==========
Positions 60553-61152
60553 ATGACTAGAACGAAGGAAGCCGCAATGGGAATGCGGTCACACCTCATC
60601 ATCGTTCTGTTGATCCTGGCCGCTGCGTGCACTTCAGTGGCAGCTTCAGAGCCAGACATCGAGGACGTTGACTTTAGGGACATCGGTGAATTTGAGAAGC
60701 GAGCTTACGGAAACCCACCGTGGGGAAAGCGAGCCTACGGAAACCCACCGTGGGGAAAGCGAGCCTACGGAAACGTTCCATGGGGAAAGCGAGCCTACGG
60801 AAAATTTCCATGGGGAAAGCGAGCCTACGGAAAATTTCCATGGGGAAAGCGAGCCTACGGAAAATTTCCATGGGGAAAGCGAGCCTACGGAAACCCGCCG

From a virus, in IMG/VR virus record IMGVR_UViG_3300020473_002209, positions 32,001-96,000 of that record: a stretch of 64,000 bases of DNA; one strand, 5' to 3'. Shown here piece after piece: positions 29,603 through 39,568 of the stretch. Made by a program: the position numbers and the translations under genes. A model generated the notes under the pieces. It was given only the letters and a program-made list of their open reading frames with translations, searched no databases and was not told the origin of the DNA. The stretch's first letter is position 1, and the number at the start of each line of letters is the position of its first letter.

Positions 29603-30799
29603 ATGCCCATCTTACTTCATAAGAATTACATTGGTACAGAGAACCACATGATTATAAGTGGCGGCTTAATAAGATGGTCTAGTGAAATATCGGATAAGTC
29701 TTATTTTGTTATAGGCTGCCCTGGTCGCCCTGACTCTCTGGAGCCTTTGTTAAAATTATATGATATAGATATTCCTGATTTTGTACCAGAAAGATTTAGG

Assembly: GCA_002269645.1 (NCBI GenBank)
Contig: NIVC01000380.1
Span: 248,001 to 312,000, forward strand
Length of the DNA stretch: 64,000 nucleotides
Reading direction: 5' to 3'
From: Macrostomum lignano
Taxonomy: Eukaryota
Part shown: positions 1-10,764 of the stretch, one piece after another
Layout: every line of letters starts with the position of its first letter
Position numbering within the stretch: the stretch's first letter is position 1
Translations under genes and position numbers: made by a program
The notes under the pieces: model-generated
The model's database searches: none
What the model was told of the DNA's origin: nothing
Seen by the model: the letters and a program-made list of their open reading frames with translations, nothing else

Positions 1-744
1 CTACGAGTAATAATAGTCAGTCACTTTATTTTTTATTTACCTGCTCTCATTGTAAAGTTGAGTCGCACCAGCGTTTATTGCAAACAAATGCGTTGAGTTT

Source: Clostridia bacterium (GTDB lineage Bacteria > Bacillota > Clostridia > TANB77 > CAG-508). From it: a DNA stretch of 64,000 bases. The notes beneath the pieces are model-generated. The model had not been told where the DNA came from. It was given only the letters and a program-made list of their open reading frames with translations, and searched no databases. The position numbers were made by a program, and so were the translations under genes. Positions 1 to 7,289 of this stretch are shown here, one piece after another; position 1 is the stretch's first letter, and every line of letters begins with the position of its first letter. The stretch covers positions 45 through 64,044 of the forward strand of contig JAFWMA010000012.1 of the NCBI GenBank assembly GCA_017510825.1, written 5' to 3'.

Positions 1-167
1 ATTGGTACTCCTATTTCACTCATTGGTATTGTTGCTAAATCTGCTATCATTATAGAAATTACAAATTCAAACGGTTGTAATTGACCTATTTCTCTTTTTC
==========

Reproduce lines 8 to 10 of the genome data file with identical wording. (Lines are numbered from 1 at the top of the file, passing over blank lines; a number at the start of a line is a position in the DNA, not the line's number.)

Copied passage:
29603 ATGCCCATCTTACTTCATAAGAATTACATTGGTACAGAGAACCACATGATTATAAGTGGCGGCTTAATAAGATGGTCTAGTGAAATATCGGATAAGTC
29701 TTATTTTGTTATAGGCTGCCCTGGTCGCCCTGACTCTCTGGAGCCTTTGTTAAAATTATATGATATAGATATTCCTGATTTTGTACCAGAAAGATTTAGG

Assembly: GCA_002269645.1 (NCBI GenBank)